Country Music Hall of Fame Sets Next Major Exhibit

Many temporary exhibits at the Country Music Hall of Fame come and go (the Florida Georgia Line one can’t go away fast enough). But every three years or so, a new major exhibit is installed that delves deep into an era or influence in country music. The current major exhibit is called Outlaws and Armadillos, and focuses on the Outlaw era in country music in the mid 70’s, as well as the connection of Austin, TX and the Armadillo World Headquarters. A few years ago, the Hall of Fame also delved into the Bakersfield Sound coming out of California.

The next major exhibit will also delve into the California influence in country, just later in the timeline. Called Western Edge: The Roots and Reverberations of Los Angeles Country Rock, it will span from the 1960s to the 1980s, and will start with the original pioneers that first took country influences and infused them with rock such as The Byrds, Buffalo Springfield, the Flying Burrito Brothers, Poco, Emmylou Harris, The Nitty Gritty Dirt Band, Linda Ronstadt, and eventually The Eagles. It will also focus on early West Coast bluegrass bands such as The Dillards and the Kentucky Colonels.

The exhibit will also feature artists who came up in part through the West Coast punk scene, even if they were almost exclusively country themselves, as well as acts featuring a Hispanic influence. This will include artists such as Rosie Flores, Los Lobos, The Blasters, Lone Justice, Dwight Yoakam, and more. Though “Los Angeles” is in the name of the exhibit, it’s important to point out that many of the artists who influenced country rock were from The South originally, including Dwight Yoakam and Gram Parsons. They just found more fertile ground for their version of country music on the West Coast, and often were more country than some or most of the artists coming out of Nashville at the time in the Countrypolitan era.

“A new hybrid sound grew from humble beginnings in a few small L.A. nightclubs and quickly emerged as one of the most popular musical styles across the world,” says Kyle Young, CEO of the Country Music Hall of Fame. “Inspired by the likes of Bob Dylan and the Beatles, these artists and musicians also found community in their appreciation of traditional country, folk and bluegrass music. They built on this foundation, crafting songs of uncommon lyrical depth and layered musical richness—adding new textures to rock sounds that resulted in a completely original form of American music.”

Similar to how the Hall of Fame’s previous major exhibit focused on the importance of a venue to the movement (Armadillo World Headquarters in Austin), so will this new exhibit, taking aim at The Troubadour in West Hollywood, which housed so many of the performances from country rock pioneers, especially early in their careers. The new exhibit was announced in a dual press conference and performance broadcast from The Troubadour, with Dwight Yoakam and Chris Hillman performing, with others speaking from the Ford Theater at the Hall of Fame in Nashville.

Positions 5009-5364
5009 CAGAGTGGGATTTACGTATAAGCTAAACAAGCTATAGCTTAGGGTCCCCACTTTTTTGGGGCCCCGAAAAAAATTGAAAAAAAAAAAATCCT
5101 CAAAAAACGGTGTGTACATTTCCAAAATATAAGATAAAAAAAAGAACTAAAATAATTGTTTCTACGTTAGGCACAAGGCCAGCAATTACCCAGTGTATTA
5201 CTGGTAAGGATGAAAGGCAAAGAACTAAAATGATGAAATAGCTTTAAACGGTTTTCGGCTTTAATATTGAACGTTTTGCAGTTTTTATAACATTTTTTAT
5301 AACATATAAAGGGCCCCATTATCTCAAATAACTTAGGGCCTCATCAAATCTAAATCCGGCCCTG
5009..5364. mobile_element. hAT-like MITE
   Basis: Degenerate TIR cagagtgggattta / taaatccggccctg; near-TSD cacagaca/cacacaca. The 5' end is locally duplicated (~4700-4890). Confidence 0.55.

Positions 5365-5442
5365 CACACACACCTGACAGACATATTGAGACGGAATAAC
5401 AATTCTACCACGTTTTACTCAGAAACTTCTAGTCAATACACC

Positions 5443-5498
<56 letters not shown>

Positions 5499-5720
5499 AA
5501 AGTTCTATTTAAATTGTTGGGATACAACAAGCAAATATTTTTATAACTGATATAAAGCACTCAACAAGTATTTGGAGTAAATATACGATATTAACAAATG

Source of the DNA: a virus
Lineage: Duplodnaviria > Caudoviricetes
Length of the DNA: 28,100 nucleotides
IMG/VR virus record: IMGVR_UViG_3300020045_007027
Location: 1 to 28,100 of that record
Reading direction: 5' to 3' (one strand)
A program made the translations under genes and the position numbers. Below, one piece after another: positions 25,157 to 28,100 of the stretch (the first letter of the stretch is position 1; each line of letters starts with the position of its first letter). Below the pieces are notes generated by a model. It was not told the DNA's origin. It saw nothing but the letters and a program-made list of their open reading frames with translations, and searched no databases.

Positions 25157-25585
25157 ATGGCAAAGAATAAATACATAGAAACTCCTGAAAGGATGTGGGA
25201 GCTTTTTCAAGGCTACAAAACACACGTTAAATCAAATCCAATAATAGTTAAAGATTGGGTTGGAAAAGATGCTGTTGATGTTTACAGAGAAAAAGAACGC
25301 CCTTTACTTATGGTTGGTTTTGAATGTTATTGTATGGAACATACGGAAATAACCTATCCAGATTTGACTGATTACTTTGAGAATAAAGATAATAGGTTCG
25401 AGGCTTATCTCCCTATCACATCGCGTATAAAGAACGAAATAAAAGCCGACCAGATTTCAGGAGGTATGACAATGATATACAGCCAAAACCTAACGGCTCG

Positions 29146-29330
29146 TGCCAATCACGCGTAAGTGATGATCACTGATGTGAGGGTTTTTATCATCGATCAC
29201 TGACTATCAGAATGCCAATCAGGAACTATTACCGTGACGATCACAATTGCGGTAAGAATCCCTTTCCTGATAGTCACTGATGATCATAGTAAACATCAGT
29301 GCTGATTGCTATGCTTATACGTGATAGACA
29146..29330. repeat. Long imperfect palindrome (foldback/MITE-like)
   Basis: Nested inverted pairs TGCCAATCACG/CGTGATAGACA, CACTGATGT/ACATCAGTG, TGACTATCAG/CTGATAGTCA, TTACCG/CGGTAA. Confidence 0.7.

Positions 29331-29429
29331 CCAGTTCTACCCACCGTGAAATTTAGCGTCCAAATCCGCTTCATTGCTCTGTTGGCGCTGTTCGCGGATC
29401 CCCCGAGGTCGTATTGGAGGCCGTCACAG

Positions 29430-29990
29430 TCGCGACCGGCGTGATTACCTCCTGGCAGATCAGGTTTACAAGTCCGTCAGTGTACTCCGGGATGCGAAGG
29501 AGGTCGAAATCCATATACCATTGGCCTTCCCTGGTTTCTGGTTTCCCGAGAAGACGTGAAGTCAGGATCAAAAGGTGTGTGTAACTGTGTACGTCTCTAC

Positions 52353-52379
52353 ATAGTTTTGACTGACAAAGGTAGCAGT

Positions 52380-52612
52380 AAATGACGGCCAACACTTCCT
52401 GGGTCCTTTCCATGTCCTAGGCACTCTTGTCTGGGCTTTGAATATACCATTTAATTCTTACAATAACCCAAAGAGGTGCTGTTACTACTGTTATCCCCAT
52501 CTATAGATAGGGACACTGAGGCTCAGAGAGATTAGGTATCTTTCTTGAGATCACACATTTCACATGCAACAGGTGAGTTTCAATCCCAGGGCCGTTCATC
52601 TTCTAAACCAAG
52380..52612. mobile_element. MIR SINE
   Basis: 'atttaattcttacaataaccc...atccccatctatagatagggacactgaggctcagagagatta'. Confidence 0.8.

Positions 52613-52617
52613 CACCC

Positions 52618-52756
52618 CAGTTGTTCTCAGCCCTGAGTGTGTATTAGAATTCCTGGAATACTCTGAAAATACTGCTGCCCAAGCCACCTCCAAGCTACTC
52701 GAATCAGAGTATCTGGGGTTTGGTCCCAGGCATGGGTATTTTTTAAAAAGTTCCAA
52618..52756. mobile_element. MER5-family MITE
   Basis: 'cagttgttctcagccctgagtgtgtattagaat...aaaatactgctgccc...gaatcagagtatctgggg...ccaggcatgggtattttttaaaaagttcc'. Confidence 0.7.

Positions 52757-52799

Another venue vitally important to the country rock era was The Palomino Club. Though it’s no longer around to partner with, it may be just as significant to country music in Los Angeles as The Troubadour. None of the press materials or statements mention to The Palomino in the Hall of Fame’s announcement, but Saving Country Music has confirmed that The Palomino Club will also be part of the exhibit, and is referenced specifically in some of the 40+ hours of interviews the Hall of Fame conducted for the exhibit.

We’re also not seeing any mention of The Grateful Dead, who may have not been as commercially successful in the era as Buffalo Springfield or The Eagles, they’re arguably just as influential, if not more, with the legacy of The Dead still going strong today in part to the continued resonance of country albums such as Workingman’s Dead and American Beauty.

Opening on September 30th, the new exhibit will be accompanied by a concert featuring Dave Alvin (the Blasters, the Knitters), Alison Brown (in tribute to California bluegrass), Rodney Dillard (the Dillards), Rosie Flores, Richie Furay (Buffalo Springfield, Poco), Jeff Hanna (Nitty Gritty Dirt Band), Chris Hillman (the Byrds, Flying Burrito Brothers, Desert Rose Band), Bernie Leadon (Hearts & Flowers, Flying Burrito Brothers, the Eagles), John McEuen (Nitty Gritty Dirt Band), Wendy Moten (in tribute to Linda Ronstadt) and Herb Pedersen (Desert Rose Band and instrumentalist for Linda Ronstadt, Gram Parsons and many more).

© 2022 Saving Country Music
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